Baker Mayfield To Meet With Seven Teams

Baker Mayfield‘s April figures to be busy. The Oklahoma signal caller will meet with the Browns, Bills, Jets, Giants, Dolphins, Broncos, and Cardinals, Robert Klemko of The MMQB reports. 

The Giants will sit down with Mayfield before the Jets, Manish Mehta of the Daily News adds. He’ll meet with the G-Men on April 8 and 9 before continuing his pre-draft tour with the Jets on April 9 and 10. The Jets conducted a private workout with Mayfield in Oklahoma on March 24, fueling speculation that he could be among the QBs in consideration for them at No. 3 overall.

Mayfield was last year’s Heisman Trophy winner, but some evaluators question whether he has the height to succeed at the next level. There are also some character concerns thanks to his actions during games against Ohio State and Kansas and a public intoxication arrest.

Most of the teams in this bunch were expected to show interest in Mayfield, but the Dolphins and Broncos are not obvious fits for him given the presence of Ryan Tannehill and Case Keenum, respectively. The Cardinals make more sense for Mayfield since Sam Bradford is not necessarily a long-term answer under center and the Bills are also a logical fit since they are not completely locked in on A.J. McCarron as their starter for 2018. Unlike the Dolphins and Cardinals, the Bills have ample ammo to move up for Mayfield with the Nos. 12 and No 22 picks in their possession.

Photo courtesy of USA Today Sports Images.

NFC Contract Details: Cousins, Bradford, Poe

Here are figures on some of the recent contracts signed around the NFL, with all links going to Twitter unless noted otherwise.

Sam Bradford To Sign With Cardinals

The quarterback dominoes continue to fall, with the latest representing another opportunity for Sam Bradford.

Bradford has agreed to terms with the Cardinals, Adam Schefter of ESPN.com reports (on Twitter). This stands to take another team out of the Kirk Cousins mix, one that’s believed to be concluding with the Vikings landing this year’s free agent prize.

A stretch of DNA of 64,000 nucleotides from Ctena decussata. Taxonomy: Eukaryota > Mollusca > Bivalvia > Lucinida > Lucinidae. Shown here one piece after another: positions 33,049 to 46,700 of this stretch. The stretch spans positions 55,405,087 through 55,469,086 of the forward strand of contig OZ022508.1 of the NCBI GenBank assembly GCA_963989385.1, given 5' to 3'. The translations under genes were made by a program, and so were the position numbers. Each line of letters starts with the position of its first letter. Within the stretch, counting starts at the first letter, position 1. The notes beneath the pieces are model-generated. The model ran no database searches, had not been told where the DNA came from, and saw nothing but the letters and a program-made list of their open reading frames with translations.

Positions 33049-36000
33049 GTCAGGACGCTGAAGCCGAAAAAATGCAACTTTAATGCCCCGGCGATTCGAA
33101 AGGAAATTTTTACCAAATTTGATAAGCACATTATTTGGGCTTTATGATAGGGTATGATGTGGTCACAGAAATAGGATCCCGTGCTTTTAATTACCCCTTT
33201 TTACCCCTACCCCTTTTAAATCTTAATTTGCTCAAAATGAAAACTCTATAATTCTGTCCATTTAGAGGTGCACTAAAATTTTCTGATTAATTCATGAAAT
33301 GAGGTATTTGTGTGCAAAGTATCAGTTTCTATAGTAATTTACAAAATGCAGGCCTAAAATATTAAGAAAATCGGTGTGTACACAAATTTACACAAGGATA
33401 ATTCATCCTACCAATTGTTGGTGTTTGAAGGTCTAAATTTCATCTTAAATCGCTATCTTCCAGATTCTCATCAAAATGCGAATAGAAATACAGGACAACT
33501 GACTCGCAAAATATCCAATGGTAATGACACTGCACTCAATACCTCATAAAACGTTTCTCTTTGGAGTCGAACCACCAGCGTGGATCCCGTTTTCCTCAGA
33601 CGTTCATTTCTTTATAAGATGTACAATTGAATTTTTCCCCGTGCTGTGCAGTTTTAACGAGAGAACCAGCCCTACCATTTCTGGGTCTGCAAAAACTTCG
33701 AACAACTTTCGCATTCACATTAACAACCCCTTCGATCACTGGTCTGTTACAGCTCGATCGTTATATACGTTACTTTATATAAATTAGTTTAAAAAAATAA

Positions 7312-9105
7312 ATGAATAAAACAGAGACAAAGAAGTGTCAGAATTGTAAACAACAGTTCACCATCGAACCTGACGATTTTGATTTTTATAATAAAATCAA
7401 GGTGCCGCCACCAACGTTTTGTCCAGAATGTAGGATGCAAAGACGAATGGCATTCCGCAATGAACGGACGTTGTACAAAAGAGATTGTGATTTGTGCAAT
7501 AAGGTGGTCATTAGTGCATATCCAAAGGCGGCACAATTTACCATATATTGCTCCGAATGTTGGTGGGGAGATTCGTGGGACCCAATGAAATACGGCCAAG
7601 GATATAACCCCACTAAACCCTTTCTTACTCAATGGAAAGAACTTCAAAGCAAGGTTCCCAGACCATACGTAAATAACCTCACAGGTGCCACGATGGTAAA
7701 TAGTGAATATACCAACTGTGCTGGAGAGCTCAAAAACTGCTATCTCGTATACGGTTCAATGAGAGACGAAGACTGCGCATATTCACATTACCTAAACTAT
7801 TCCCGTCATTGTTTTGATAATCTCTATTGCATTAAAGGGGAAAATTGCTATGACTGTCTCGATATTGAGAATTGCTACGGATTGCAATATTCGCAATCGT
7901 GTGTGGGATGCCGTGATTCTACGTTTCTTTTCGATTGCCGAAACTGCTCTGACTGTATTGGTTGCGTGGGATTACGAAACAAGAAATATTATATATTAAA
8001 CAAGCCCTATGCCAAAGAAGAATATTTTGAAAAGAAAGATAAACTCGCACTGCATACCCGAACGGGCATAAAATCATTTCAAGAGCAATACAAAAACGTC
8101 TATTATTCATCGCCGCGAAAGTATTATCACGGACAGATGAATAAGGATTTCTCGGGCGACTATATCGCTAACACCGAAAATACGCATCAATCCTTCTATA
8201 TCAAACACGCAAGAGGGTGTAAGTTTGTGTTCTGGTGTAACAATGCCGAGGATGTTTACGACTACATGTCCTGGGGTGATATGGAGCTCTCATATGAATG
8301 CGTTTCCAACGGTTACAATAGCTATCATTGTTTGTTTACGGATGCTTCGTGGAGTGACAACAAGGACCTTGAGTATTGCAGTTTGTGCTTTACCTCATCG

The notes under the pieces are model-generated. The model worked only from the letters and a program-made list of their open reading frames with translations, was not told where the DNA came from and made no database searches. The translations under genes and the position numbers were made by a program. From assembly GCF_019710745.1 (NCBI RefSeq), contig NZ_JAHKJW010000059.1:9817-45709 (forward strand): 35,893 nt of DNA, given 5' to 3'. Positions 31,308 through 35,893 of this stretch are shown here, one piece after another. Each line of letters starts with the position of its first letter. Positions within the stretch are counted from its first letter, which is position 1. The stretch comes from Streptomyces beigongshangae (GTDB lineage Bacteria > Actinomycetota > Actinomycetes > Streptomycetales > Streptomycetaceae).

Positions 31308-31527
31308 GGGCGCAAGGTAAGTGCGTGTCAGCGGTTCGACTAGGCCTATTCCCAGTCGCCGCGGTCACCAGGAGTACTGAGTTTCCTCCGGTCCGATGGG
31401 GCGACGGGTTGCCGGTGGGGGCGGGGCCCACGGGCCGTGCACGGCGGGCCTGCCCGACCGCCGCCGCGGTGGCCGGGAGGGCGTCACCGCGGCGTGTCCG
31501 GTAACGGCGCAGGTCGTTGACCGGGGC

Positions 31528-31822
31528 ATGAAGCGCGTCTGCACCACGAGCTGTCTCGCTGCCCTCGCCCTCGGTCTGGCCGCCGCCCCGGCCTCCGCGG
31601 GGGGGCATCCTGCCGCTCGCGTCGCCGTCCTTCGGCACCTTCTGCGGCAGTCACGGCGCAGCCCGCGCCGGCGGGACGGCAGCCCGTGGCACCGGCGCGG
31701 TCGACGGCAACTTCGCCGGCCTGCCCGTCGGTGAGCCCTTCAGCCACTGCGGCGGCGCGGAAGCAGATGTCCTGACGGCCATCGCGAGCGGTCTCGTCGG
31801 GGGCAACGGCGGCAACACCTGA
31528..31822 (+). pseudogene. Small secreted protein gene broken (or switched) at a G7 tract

It’s a two-year deal for Bradford, Peter Schrager of NFL.com reports (on Twitter), and Kent Somers of the Arizona Republic tweets this agreement will be worth $18MM per year. Incentives could take it to $20MM per season, per Somers. However, Schefter and NFL.com’s Ian Rapoport report (Twitter links) this is a one-year deal worth $20MM with an option for a second season. Schefter reports $15MM is guaranteed in this contract. Some form of injury protection exists within this deal, Mike Jurecki of ArizonaSports.com tweets.

With Cousins likely landing in Minnesota and Case Keenum set to trek to Denver, the Cardinals were lower on options. They were believed to have inquired about Tyrod Taylor as well before the Browns acquired him. But Bradford will now head to a fourth NFC team and potentially receive an opportunity to be a Week 1 starter again.

The Cardinals were linked to Mike Glennon earlier on Tuesday, but that could well have been as a possible backup. As of now, no quarterbacks reside on Arizona’s roster after Carson Palmer‘s retirement and Drew Stanton and Blaine Gabbert‘s contracts expiring.

Given his injury history, Bradford does not bring much stability. But he did play 15 games for the 2016 Vikings and suited up for 14 contests with the 2015 Eagles. While Bradford set a then-NFL record with a 71.6 percent completion rate in his first Minnesota season, during a season that saw him throw 20 touchdown passes compared to five interceptions, his tenure was marred by nagging knee trouble in his second.

Bradford played in just two games for the Vikings last season. He torched the Saints in a Week 1 win but then experienced knee pain that shelved him for several weeks, and the former No. 1 overall pick could not make it through a second game — being benched for Keenum — and did not play again last season. Bradford also missed all of the 2014 season and nine games for the 2013 Rams due to knee trouble.

This is a slight gamble for the Cardinals, but without the kind of cap space the Vikings or Jets had, a Cousins union looked less likely.

This takes another veteran option out of the mix for the Jets. But Teddy Bridgewater remains unaffiliated, and Gang Green was believed to be viewing the former Vikings first-rounder as its optimal bridge plan. This also leaves A.J. McCarron without a surefire landing spot. The Bengals backup had sought an opportunity to become a starter, but several franchises have moved or are believed to be moving in other directions.

As for Bradford, he’s still just 30 despite experiencing a litany of injuries. He will likely be asked to take the Cardinals’ reins in the near future while the franchise attempts to bring in a long-term successor in the draft. Picking at No. 15 this year could complicate that.

It’s quite possible all four top quarterbacks in this year’s prospect pool could be long gone by the time Arizona’s selection window opens. The Browns, Giants, Jets, Bills and possibly the Broncos represent potential quarterback landmines for the Cardinals’ quest, and after the Bills’ Cordy Glenn trade, all five of these franchises pick in front of Arizona. The Cardinals could target a passer in the second round, however, and may turn to the 2019 draft.

[RELATED: Cardinals Depth Chart]

Photo courtesy of USA Today Sports Images.